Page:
I wasn’t always an adventurous eater. In fact, my best friend used to make fun of me in high school for being persnickety. College changed all that. College was when I began traveling, and traveling expanded my horizons – geographically, culturally, and culinarily (is that a even word?).
I had my first real experience with Indian food during the summer of my sophomore year, during a trip to Malaysia. That was the beginning of my obsession with curries. Thai curry, Indian curry, Japanese curry, Mom’s homemade curry; curry quickly became one of my ultimate comfort foods. So when I discovered that there was a curry I hadn’t yet tried, I was immediately intrigued.
My friend Diana and I decided we needed supper after salivating over Old Town Pasadena’s independent bookstore Vroman’s, a bibliophile’s paradise — the smell of fresh paperbacks, the shiny hard covers, and the paragraph-long employee recommendations. A short stone’s throw away is the Himalayan Café. It specializes in a range of food, with traditional Tibetan, Nepalese and Indian cuisine – including several different kinds of curry – served in a dimly lit, family-style restaurant.
Having never had Tibetan food before, we deferred to the recommendations of our server, whose name I never caught. We didn’t get the name of our appetizer, either — a flat savory crisp of sorts, speckled with cumin seeds (a little bit of Googling turned up papadam as our unknown appetizer – a crispy lentil wafer or cracker). Breaking off pieces with a snap, we dipped them greedily in a mint green, spicy sauce. Addicting.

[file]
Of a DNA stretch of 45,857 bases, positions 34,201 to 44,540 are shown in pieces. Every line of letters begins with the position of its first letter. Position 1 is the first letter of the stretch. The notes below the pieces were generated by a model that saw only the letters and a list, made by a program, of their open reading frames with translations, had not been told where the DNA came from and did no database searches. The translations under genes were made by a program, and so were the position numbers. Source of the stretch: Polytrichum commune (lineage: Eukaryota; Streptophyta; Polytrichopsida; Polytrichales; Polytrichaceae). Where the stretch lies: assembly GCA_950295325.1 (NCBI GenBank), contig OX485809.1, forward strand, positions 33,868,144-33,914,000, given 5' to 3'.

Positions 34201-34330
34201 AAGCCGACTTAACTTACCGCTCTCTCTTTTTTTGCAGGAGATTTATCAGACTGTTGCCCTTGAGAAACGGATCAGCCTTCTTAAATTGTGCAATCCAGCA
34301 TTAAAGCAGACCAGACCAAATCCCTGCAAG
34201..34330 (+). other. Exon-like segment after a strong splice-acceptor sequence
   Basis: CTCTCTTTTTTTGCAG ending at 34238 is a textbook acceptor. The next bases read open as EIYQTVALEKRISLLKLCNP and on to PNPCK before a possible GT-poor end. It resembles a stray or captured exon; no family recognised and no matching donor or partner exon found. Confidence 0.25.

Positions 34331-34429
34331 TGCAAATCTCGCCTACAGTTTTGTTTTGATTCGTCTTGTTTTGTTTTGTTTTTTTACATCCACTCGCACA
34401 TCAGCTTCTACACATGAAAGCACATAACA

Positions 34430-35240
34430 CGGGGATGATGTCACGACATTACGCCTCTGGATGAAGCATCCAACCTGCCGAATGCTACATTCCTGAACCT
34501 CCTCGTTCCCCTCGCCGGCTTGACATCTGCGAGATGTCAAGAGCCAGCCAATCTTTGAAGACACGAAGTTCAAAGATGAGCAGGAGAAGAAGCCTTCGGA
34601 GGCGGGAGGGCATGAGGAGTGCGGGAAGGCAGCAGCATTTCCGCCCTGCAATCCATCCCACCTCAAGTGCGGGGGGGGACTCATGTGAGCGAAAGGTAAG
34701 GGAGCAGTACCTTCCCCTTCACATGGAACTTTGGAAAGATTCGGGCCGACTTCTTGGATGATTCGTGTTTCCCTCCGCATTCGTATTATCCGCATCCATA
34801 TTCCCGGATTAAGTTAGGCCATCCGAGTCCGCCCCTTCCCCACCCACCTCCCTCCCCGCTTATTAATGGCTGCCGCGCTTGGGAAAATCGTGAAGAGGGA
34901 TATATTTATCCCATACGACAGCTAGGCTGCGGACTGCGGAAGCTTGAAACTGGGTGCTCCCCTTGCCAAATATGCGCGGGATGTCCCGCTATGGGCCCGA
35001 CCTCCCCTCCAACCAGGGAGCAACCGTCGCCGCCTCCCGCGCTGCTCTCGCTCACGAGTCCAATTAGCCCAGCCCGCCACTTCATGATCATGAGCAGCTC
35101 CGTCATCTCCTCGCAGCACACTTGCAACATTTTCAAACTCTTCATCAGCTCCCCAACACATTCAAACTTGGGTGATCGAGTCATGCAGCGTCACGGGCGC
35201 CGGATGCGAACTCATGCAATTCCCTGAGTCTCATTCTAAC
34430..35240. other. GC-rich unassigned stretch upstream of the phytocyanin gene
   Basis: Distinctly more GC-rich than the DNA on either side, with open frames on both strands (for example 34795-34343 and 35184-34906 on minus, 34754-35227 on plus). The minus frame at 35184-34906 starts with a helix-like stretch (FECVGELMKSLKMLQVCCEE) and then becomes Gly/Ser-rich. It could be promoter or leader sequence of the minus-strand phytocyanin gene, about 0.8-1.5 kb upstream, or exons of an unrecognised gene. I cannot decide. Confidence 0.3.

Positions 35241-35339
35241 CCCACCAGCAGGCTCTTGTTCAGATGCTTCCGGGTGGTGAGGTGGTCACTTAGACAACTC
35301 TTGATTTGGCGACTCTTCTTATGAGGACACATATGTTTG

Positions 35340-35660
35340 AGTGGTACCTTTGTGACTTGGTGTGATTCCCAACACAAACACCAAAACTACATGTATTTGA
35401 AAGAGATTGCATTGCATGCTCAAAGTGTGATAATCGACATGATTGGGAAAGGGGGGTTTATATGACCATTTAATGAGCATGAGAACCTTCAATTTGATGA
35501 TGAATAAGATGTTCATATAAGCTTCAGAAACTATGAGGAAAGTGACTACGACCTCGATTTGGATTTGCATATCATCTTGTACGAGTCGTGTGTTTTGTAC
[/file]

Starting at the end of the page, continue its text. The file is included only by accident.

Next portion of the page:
While we waited for our food, Diana ordered a mango lassi, a refreshing yogurt based drink with an almost smoothie-like thickness. Hungry and curious, we swapped our travel tales, delicious food memories and a few yummy Instagram photos.
Minutes later, our server brought out the first of our dishes, bhenta ra aaloo, with firm chunks of soft eggplant and potato tossed artfully together with generous amounts of onion, garlic and pungent herbs. Our spicy lamb curry came shortly after, with chunks of boneless meat bathed in thick curry sauce lovingly stewed together with onion, tomato, and ginger.
We topped our heaping piles of white rice with extravagant spoonfuls of the eggplant and lamb curry, sopping up the leftover sauces with pieces of garlic naan. The problem with this curry obsession, it turns out, is it can never be satiated; the more curry I eat, the more I want. But Diana and I finally slouched mournfully in our chairs and admitted defeat, our gastronomic adventure over – at least for the night.
36 S. Fair Oaks Ave.
Pasadena, CA 91105
What is your favorite curry dish?